What you will not get with the Psvane is the (misplaced?) peace of mind that comes from buying an established brand based in North America. The Psvane TC5 is a “final sale without return or refund.” It’s a new product, it’s a brilliant product, and I’d buy the review sample if it were for sale, but it’s also one without a typical one-year warranty. That’s because Psvane lacks a conventional brick-and-mortar retail support system in North America. On the surface this might seem like a risky business model. It seems to require a leap of faith on the part of the consumer. Have no fear: Grant Fidelity (GF) is a widely respected outfit based in Calgary and Psvane is a world-leader in vacuum tube technology. GF and Psvane provide schematics and lists of potential repair shops to assist you should you encounter a problem. So why should you trust Psvane and Grant Fidelity? Search the web and you will find many happy customers of GF-commissioned amps over the years. Consider the company’s legendary DAC. Over the past decade, GF has cultivated its contacts with some of China’s leading manufacturers. There is a track record here indeed. With the TC5, you are buying something less than a Pennsylvania-based Rogue Audio-like warranty. But you are buying something more–much more–than a second-hand sale over Audiogon or an e-Bay like transaction of a Parnis watch, a ‘brand’ made by several factories and sold by dozens of independent eBay dealers.
Psvane is nothing like Parnis, and no fly-by-night firm. Quite the opposite. The Psvane tubes I own are among the very best ever made in their class. Ever. Their KT88, 6CA7 (EL34) and 845 tubes are better than any vintage or NOS tubes I’ve heard. (Stay tuned for a WallofSound.ca review of two wonderful Psvane 845 tubes). Psvane is a respectable firm filled with engineering prowess to match any European or North American firm. Psvane has a good track record making large 845-based amplifiers, KT88-based ones, and many others. What it lacks, regrettably, is a traditional North America-wide distribution and retail network with, say, 20 to 50 dealers spread around the continent. Given the high quality of Psvane goods, I believe this is a great missed opportunity. I say this not to denigrate the company, but rather to express my wish that Psvane spread its wings and come inside the North American market, big time, with stocks of gear here, sur place, in inventory, ready for the immediate taking. This would constitute some sort of service to audiophiles and it would work from an economic point of view too. But, looking on the bright side, and seeing the glass half full, perhaps we ought to tip our hats and raise our glasses to Rachel from Grant Fidelity in Calgary for taking the effort to make these fine products available to the average Canadian hoser, Joe Sixpack and Jean Bonhomme.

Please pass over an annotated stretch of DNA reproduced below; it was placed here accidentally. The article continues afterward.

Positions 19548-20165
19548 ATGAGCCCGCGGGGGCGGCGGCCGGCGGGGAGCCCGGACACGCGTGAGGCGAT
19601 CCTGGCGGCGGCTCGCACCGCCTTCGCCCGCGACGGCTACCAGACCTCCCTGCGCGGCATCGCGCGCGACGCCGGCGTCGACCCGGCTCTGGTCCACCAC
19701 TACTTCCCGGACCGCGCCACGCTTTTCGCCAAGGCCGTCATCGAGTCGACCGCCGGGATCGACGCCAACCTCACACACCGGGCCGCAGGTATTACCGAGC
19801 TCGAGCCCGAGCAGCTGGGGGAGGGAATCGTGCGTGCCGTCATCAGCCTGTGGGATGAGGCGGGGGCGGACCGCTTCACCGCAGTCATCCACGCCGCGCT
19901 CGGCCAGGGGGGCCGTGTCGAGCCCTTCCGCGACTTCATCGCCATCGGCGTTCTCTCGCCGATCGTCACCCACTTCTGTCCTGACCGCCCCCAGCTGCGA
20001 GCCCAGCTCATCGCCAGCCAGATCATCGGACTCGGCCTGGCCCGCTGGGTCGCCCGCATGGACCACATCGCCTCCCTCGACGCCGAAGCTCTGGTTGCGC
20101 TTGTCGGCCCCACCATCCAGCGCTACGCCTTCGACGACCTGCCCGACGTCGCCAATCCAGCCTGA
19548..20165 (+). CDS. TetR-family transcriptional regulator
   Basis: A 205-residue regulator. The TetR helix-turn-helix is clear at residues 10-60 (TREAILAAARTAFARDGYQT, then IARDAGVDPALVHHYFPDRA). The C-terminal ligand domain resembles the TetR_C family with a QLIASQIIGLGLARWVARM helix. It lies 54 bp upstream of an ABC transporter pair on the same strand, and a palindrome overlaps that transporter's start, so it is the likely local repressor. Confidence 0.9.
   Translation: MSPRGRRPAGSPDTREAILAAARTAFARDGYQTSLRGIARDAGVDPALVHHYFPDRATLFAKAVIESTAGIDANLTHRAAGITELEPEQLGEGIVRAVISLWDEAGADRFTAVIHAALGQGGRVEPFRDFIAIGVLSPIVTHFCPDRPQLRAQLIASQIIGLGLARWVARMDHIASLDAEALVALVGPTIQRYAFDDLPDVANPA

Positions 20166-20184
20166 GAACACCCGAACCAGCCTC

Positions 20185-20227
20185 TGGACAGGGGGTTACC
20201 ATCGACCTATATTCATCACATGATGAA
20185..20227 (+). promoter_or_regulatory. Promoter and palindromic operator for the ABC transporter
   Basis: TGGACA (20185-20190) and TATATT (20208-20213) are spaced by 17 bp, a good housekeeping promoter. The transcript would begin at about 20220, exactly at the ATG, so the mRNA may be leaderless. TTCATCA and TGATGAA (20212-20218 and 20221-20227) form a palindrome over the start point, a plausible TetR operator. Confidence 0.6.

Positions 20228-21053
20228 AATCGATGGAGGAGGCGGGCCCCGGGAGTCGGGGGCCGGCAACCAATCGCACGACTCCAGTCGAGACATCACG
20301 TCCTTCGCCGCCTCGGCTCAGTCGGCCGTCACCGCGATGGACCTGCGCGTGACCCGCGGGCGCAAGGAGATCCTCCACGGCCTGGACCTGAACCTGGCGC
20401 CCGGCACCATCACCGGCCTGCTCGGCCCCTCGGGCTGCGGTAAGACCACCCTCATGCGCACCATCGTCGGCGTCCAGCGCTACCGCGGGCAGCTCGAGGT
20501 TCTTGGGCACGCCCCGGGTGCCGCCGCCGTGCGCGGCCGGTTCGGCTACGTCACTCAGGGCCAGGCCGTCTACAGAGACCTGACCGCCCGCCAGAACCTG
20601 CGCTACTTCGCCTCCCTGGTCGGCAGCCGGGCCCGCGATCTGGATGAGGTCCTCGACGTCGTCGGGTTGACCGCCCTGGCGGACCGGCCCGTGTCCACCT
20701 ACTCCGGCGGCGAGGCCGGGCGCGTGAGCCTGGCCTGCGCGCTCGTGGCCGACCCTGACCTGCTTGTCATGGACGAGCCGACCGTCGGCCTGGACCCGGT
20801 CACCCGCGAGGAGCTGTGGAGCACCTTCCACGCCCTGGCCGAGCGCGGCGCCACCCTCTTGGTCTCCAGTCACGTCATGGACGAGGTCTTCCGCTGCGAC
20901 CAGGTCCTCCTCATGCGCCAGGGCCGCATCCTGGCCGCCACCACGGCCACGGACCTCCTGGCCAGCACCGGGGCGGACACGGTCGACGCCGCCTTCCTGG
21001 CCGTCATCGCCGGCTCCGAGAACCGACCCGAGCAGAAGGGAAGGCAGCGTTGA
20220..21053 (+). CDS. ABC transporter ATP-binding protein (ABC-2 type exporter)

Above: the TC5 excelled with oud and clarinet. It was utter clarity. Everything from Cream to Mahler worked. Marsalis’ trumpet soared. The one area in which I found the TC5 did not positively excel was with vocals. Here I found it perfectly good and perfectly normal. It just did not amaze me with vocals the way it did with bass, speed, and soundstage. It’s not a 2a3-based amp, so to be fair, I should not have expected the moon.